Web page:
A DUI arrest can be a disorienting, overwhelming, and wholly foreign experience. Here are some of the most common questions:
What are the chances of winning my DOL hearing?
The Implied Consent Law (RCW 46.20.308) is the biggest hurdle against your success. Here is an excerpt of the legislature's findings:
“The legislature finds that previous attempts to curtail the incidence of driving while intoxicated have been inadequate. The legislature further finds that property loss, injury, and death caused by drinking drivers continue at unacceptable levels. This act is intended to convey the seriousness with which the legislature views this problem. To that end the legislature seeks to ensure swift and certain consequences for those who drink and drive.”
In December 2014, Seattle DUI Attorney Aaron Wolff spoke at a DUI seminar and covered the Washington State DOL hearings for DUI arrests. Part of the presentation concerned statistical data about driver's who requested an administrative hearing as a result of a DUI arrest.
Between January and September of 2014, a total of 6801 DOL hearings were held for Washington DUI arrests. Out of those hearings there were a total of 1369 dismissals (in which the driver wins). That amounts to a success rate of 20.1%.
Please understand that our success at these hearings is significantly greater than the state average. But even then, you are still at a severe disadvantage. Should you not win the hearing, you may immediately apply for an Ignition Interlock License (IIL Application).
Since the fee to request one of these hearings is a staggering $375, and you only have 7 days from the date of arrest to request the hearing, it is absolutely critical you immediately speak with an experienced DUI lawyer immediately following your arrest.
Why is the DOL success rate so low?
In a criminal case, the prosecutor will have to prove every element of the crime beyond a reasonable doubt. This is the highest legal standard in our legal system. Like the name implies, the jury cannot have any reasonable doubt as to guilt, in order to convict.
However, this is not the case for DOL hearings, which are administrative hearings, where the State of Washington is only deciding whether or not to revoke your privilege to drive for a certain amount of time. Because of this, DOL hearings only have to be decided on a preponderance of the evidence. This is the lowest standard of proof in legal system. The hearing examiner only has to decide that the evidence is more likely than not, in order to suspend your license. In other words, if they believe there's even the tiniest bit more than a 50% chance that the evidence stacks up against you, they're going to suspend your license.
On top of this, DOL hearings are conducted by hearing examiners employed by the DOL. While there are some safeguards in place, it is not too inaccurate to think of this one hearing examiner as your sole judge, jury, and prosecutor.
If I'm most likely going to lose, why is requesting a DOL hearing worth it?
While the odds are against you, having a DOL hearing is still a crucial element to the successful defense of your case.
At Wolff Defense, we subpoena the arresting officer for every DOL hearing. They are then required to appear and give testimony under penalty of perjury. This gives us an opportunity to cross-examine the officer, pin down their testimony, and get a whole deposition without the prosecutor who will be handling the criminal case being present. We often discover issues in cases through this technique. Also, the Washington Supreme Court held in Lytle v. Department of Licensing that every person facing a license suspension has this right to cross-examine the arresting officer, so if the officer does not appear for the hearing (which does happen), it's an automatic win!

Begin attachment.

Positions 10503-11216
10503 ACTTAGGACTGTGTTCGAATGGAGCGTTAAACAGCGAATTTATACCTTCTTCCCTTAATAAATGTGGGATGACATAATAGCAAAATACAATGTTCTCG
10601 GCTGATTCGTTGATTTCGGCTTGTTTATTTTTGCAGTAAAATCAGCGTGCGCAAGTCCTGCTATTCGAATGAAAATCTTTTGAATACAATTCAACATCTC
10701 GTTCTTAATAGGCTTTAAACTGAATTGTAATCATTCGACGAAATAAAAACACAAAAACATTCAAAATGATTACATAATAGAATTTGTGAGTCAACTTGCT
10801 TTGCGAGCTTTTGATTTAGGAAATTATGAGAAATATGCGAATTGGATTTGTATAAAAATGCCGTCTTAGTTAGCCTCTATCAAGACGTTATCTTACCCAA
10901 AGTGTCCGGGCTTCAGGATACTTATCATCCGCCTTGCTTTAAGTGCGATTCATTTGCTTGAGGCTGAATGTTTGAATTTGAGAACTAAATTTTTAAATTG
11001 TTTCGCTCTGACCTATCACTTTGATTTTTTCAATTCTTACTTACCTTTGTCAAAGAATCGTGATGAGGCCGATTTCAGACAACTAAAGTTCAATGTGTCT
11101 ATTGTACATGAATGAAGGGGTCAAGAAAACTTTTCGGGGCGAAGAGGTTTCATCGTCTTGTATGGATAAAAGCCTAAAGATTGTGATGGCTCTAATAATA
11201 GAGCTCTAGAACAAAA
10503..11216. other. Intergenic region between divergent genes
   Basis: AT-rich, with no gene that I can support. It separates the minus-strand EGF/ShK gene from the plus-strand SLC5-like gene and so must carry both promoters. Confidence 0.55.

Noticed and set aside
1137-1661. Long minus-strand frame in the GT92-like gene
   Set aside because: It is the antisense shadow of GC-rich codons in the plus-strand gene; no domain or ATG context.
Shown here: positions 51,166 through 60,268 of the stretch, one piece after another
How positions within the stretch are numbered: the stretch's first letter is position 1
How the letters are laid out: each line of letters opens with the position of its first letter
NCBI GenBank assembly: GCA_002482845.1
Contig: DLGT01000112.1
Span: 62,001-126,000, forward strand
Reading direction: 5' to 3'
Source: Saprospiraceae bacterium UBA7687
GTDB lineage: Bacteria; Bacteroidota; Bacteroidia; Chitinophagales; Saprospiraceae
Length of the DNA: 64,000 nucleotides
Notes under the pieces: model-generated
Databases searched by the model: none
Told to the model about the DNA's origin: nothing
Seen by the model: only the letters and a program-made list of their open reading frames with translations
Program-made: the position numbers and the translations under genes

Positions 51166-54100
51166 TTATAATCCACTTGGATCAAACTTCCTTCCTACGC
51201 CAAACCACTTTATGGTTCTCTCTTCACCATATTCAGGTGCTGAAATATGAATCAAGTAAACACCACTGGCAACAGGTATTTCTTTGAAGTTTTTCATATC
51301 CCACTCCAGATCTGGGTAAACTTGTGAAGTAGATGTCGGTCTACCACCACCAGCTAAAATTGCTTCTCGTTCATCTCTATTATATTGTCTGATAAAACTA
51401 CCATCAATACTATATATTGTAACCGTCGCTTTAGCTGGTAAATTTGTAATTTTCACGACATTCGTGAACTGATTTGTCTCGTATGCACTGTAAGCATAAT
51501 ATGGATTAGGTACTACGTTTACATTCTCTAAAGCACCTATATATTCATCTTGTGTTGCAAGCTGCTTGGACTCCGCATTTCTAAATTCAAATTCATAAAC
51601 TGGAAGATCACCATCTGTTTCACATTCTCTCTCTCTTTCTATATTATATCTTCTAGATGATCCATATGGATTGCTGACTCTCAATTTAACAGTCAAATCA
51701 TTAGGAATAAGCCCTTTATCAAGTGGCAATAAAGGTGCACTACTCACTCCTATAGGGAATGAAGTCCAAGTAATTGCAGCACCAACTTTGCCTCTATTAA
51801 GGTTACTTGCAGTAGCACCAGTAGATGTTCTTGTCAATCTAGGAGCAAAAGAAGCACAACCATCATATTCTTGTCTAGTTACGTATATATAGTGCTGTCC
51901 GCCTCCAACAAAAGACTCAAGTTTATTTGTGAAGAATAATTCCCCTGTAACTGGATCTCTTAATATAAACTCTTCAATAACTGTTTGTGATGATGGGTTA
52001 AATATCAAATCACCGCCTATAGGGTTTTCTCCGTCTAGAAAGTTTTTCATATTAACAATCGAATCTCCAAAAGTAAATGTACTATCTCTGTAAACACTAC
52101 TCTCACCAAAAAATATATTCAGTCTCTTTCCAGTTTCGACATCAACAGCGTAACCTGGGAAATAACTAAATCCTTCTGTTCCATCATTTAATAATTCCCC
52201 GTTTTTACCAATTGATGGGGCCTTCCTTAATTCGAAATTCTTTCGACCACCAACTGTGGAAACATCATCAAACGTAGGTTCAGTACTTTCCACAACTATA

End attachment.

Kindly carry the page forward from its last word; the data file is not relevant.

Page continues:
Additionally, because the stakes are much lower for DOL hearings than a criminal trial, this gives us an opportunity to test out any and all potential legal arguments in a much lower stakes environment. This trial run can make a huge difference in a criminal case, if any of the legal arguments are successful.
What is a Deferred Prosecution?
In Washington State, those charged with a DUI can petition the court for a Deferred Prosecution. There are several requirements in order to be eligible. The primary ones are:
An admission that you suffer from alcoholism and will likely re-offend if you do not seek treatment.
Total abstinence from alcohol and all other non-prescribed mind-altering drugs.
Participation in a two year treatment program, that includes an intensive inpatient or outpatient portion.
Participation in an alcoholism self-help recovery support group.
- An evaluation from a licensed chemical dependency counselor stating that you would be a good fit for the program.
- Have an ignition interlock device in your car for one year at a minimum.
After completing the two year treatment program, you are then monitored by the court for an additional three years. At the end of that five year period, if there haven't been any hiccups, the court will then dismiss your DUI charge.
Is a Deferred Prosecution right for me?
At first look, taking the deferred prosecution route can seem like the best deal by a long shot. After all, it results in the charge being dismissed! However, it is an incredibly long and intensive process that costs a sizable amount of money. You will have to pay for the two year treatment program yourself, and that can easily cost several thousand dollars. On top of that, there are other court expenses and an ignition interlock requirement. Getting charged with a DUI can be an expensive process to begin with; going for a deferred prosecution can easily double the cost, if not more.
Even if you successfully complete the program and the charge is dismissed, it will still count as a prior offense in the future, and the Deferred Prosecution will still show on your criminal record. Plus, there are many pitfalls along the way, where the court could kick you off the program and find you guilty of a DUI, if you ever slip up.
At Wolff Defense, we believe the first line of attack should be trying to negotiate a plea to a reduced charge, like Reckless Driving. This minimizes the overall impact on your life and bank account significantly, and preserves your option to pursue a deferred prosecution if you are ever charged with a second offense DUI. The deferred prosecution becomes a much more viable option on a second offense, because your chances of a reduced charge are decreased significantly and the mandatory minimum penalties are significantly higher.
Does it matter which law enforcement agency arrested me for a Washington DUI?